Another photographer, Frank J. Haynes, known as F. Jay Haynes, opened the first of several photography shops in Yellowstone at Mammoth Hot Springs in 1884. To shoot the first winter photos of Yellowstone, Haynes, along with arctic explorer Frederick Schwatka as well as sled dogs to pull their gear, set out in January 1887 on a 200-mile ski and snowshoe trip. Haynes returned with more than 40 images.

Considered the official photographer of Yellowstone National Park, Haynes successfully produced and sold his Yellowstone photographs. Beginning in 1899, he also created postcards with hand-tinted images of Yellowstone on one side and space for visitors to write a message on the other. Haynes’ son, Jack Ellis Haynes, who took over the family business in 1916, continued the postcard production until his death in 1962. Experts estimate that from 1900 to 1962 Frank and Jack Haynes published more than 55 million Yellowstone National Park postcards. Mailed within the U.S. and internationally, the postcards showcased Yellowstone to the world. Frank Haynes’ legacy lives on in Mount Haynes, a peak in the Madison Canyon area of the park, which was named for him.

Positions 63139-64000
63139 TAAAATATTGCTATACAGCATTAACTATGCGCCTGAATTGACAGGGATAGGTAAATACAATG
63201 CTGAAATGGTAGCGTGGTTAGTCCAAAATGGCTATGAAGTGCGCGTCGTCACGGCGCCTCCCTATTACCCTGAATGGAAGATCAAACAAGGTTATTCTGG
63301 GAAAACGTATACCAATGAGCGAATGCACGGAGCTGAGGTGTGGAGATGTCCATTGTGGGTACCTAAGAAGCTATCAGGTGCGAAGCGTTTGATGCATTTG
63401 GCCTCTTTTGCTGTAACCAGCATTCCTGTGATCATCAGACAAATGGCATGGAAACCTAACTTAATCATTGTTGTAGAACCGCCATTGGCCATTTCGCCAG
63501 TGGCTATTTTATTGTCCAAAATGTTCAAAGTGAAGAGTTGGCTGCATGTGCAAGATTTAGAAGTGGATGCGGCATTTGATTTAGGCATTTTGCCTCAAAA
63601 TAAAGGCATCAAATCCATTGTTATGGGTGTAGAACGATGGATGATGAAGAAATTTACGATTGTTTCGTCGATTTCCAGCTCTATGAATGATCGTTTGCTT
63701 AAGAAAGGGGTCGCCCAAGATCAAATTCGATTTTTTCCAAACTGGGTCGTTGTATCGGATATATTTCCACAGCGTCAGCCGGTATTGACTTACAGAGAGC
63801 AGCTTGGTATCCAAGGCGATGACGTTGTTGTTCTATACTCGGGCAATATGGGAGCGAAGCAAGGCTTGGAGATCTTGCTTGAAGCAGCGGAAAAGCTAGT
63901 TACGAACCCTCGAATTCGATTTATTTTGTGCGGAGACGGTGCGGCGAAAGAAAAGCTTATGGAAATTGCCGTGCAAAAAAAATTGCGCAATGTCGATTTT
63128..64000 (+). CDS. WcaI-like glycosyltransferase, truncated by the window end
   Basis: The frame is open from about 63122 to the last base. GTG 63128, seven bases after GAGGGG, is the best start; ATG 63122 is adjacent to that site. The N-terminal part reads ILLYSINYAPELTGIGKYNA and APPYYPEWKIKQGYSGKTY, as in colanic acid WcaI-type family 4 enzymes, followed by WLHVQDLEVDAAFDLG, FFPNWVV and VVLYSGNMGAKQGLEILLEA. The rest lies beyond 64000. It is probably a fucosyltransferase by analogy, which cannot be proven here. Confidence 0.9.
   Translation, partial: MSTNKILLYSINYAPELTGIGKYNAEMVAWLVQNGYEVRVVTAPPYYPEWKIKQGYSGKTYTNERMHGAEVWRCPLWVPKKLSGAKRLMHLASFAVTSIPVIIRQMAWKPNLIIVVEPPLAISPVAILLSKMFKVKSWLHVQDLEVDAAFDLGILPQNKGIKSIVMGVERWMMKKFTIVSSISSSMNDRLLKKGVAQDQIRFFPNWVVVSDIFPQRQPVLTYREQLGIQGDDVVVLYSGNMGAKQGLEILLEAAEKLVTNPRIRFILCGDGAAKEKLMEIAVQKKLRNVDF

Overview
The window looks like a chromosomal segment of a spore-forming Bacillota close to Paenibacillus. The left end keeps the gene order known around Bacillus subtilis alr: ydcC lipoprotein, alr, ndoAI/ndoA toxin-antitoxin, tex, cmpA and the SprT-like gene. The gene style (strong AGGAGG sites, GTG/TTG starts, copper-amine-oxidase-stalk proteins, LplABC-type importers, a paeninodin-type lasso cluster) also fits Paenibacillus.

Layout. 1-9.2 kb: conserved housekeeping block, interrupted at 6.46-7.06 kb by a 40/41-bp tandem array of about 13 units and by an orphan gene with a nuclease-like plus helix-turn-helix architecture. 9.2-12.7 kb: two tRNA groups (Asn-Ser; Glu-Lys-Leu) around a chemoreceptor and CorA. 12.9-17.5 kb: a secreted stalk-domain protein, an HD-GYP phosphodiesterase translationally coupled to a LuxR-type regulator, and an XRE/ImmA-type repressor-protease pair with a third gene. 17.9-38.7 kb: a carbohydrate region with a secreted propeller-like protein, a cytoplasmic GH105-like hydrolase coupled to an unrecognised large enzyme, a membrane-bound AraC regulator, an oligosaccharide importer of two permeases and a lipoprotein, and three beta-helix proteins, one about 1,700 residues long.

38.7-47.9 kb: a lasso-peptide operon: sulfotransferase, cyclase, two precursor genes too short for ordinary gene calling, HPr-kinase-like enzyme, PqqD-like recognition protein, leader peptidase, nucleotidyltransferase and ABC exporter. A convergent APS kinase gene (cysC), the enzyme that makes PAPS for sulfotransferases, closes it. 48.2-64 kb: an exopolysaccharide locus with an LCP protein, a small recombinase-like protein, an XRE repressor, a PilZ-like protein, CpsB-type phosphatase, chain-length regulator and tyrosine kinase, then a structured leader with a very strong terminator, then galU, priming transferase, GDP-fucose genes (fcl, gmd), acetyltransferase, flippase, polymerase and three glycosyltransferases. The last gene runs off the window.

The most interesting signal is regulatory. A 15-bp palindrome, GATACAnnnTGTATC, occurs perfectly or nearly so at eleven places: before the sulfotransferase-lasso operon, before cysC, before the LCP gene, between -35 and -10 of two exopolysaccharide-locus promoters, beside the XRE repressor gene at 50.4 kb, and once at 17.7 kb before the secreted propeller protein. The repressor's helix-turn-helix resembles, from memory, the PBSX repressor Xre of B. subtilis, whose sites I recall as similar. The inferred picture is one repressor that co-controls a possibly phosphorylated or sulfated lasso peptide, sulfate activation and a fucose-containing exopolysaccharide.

#101 Arch at North Entrance of Yellowstone Frank J Haynes; No date; Postcards

Check out how contemporary artists are still being Inspired by Yellowstone.

Long-time family travel guru Candyce H. Stapen writes for many publications and outlets. She has written 30 travel guidebooks, including two for National Geographic, and her blogs and articles appear in many outlets. For more information, see and follow her @familyitrips.